In February 2010, the FASB issued ASU No. 2010-09, Subsequent Events (Topic 855): Amendments to Certain Recognition and Disclosure Requirements. This ASU, which was effective immediately, removed the requirement for an SEC filer to disclose a date through which subsequent events have been evaluated. The Company adopted this standard in the first quarter of 2010 and the adoption did not affect the Company’s consolidated financial position, results of operations or cash flows.

 

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ITEM 2. Management’s Discussion and Analysis of Financial Condition and Results of Operations
OVERVIEW
BUSINESS OVERVIEW
Wolverine World Wide, Inc. (the “Company”) is a leading global designer, manufacturer and marketer of branded footwear, apparel and accessories. The Company’s stated mission is to “Excite Consumers Around the World with Innovative Footwear and Apparel that Bring Style to Purpose.” The Company pursues this mission by offering innovative products and compelling brand propositions, delivering supply chain excellence, complementing its footwear brands with strong apparel and accessories offerings and building a more substantial global consumer-direct footprint.
The Company’s portfolio consists of 12 footwear and apparel brands that were marketed in approximately 180 countries and territories as of March 27, 2010. The Company controls distribution of its brands into the retail channel via subsidiary operations in the United States, Canada, the United Kingdom and certain other countries in continental Europe. In other markets, the Company relies on a network of third-party distributors and licensees to market its brands. The Company also owned and operated 85 brick-and-mortar retail stores in the United States, Canada and the United Kingdom and operated 26 consumer-direct internet sites as of the end of the first quarter of fiscal 2010.
FINANCIAL OVERVIEW
   
Revenue for the first quarter of 2010 was $284.9 million, an 11.6% increase over first quarter 2009 revenue of $255.3 million. All four of the Company’s branded wholesale operating groups posted mid-single to double-digit revenue increases, balanced across all market segments and geographies.
   
Gross margin for the first quarter of 2010 was 41.3% compared to 40.3% in the first quarter of 2009.
   
Diluted earnings per share for the first quarter of 2010 were $0.54 per share compared to $0.21 per share for the same quarter in the prior year. Restructuring and other transition costs reduced diluted earnings per share by $0.02 and $0.20 in 2010 and 2009, respectively.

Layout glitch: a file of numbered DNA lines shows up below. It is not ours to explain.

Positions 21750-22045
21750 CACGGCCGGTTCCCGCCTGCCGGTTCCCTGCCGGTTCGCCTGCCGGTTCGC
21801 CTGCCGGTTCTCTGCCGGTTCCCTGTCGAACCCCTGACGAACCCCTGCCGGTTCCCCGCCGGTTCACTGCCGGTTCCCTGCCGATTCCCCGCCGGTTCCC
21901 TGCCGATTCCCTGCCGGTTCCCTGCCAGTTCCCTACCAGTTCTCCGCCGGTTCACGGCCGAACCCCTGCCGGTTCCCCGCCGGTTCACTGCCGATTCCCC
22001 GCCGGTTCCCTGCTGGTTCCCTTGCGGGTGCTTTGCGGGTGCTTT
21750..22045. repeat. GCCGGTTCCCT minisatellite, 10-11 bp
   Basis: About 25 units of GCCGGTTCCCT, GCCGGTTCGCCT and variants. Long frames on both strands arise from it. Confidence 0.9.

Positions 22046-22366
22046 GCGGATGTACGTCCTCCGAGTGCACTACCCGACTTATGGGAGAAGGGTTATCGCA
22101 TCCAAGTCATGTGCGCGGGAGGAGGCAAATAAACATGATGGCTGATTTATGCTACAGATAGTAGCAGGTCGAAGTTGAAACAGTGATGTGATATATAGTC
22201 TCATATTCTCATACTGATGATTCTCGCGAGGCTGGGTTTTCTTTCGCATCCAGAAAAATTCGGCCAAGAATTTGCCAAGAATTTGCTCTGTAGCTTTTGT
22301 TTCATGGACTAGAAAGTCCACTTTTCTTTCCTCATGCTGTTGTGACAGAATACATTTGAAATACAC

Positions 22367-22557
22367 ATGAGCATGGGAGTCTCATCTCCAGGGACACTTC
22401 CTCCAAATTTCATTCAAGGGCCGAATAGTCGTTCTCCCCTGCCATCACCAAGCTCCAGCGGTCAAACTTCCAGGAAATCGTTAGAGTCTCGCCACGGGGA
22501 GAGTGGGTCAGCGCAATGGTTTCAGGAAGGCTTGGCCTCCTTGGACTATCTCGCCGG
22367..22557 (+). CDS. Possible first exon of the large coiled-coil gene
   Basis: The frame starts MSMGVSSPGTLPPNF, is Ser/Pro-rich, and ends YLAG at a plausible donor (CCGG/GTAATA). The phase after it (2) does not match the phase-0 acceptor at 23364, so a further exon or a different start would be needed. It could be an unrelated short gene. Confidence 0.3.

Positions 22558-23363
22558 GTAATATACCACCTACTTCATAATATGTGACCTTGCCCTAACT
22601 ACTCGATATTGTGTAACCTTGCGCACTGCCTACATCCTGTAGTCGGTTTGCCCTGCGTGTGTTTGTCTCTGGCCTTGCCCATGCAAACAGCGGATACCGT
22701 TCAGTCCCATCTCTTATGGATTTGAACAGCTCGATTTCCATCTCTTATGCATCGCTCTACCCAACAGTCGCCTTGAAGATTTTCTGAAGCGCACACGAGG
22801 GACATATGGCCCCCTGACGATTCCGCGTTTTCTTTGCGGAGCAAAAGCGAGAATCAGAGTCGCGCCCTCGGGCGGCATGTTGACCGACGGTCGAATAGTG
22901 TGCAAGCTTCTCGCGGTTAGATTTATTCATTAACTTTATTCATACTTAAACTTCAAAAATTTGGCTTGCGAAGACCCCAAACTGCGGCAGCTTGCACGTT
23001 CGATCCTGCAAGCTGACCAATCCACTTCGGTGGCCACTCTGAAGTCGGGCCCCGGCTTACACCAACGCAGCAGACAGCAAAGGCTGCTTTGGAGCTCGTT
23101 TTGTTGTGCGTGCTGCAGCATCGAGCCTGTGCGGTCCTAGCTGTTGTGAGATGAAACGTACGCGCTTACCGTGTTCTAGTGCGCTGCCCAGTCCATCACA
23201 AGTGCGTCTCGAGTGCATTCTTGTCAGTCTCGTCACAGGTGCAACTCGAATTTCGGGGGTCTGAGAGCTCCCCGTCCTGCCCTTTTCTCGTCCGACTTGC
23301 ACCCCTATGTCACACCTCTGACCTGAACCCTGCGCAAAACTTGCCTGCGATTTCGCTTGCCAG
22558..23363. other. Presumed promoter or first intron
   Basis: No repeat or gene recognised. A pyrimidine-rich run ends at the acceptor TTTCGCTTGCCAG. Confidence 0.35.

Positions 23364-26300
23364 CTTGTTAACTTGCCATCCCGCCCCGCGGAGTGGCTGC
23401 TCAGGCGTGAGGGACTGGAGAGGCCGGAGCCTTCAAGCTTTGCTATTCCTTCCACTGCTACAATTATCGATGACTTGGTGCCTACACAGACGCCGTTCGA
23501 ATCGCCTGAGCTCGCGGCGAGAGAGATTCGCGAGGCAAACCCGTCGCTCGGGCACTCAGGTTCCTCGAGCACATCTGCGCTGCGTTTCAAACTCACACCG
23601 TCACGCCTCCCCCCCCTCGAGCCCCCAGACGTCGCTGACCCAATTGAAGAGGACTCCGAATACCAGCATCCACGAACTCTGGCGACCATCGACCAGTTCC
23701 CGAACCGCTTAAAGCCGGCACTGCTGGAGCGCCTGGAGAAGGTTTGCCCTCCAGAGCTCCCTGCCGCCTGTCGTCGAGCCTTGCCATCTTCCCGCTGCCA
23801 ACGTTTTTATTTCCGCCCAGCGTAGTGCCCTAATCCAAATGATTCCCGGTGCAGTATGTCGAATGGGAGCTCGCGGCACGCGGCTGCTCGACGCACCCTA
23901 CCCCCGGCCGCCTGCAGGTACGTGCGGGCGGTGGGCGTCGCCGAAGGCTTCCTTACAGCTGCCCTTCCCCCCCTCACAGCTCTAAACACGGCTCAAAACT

Accounts receivable increased 4.7% in the first quarter of 2010 compared to the first quarter of 2009, substantially below the quarter’s revenue increase of 11.6%, due to strong cash collections in this year’s quarter.
   
Inventory decreased 21.0% in the first quarter of 2010 compared to the first quarter of 2009, driven by continued effectiveness of the Company’s strategic inventory control initiatives.
   
The Company ended the first quarter of 2010 with $84.9 million of cash and cash equivalents, interest-bearing debt of only $1.0 million and zero drawn on its $150 million credit facility.
   
During the first quarter of 2010, the Company repurchased approximately 884,000 shares of its common stock at an average cost of $27.80 per share.
   
The Company declared a quarterly cash dividend of $0.11 per share in the first quarter of 2010, equal to the dividend declared in the first quarter of 2009.

 

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The following is a discussion of the Company’s results of operations and liquidity and capital resources. This section should be read in conjunction with the consolidated condensed financial statements and related notes.
RESULTS OF OPERATIONS — FIRST QUARTER 2010 COMPARED TO FIRST QUARTER 2009
FINANCIAL SUMMARY — FIRST QUARTER 2010 VERSUS FIRST QUARTER 2009
                                                 
    2010     2009     Change  
            % of             % of        
(Millions of dollars, except per share data)   $     Total     $     Total     $     %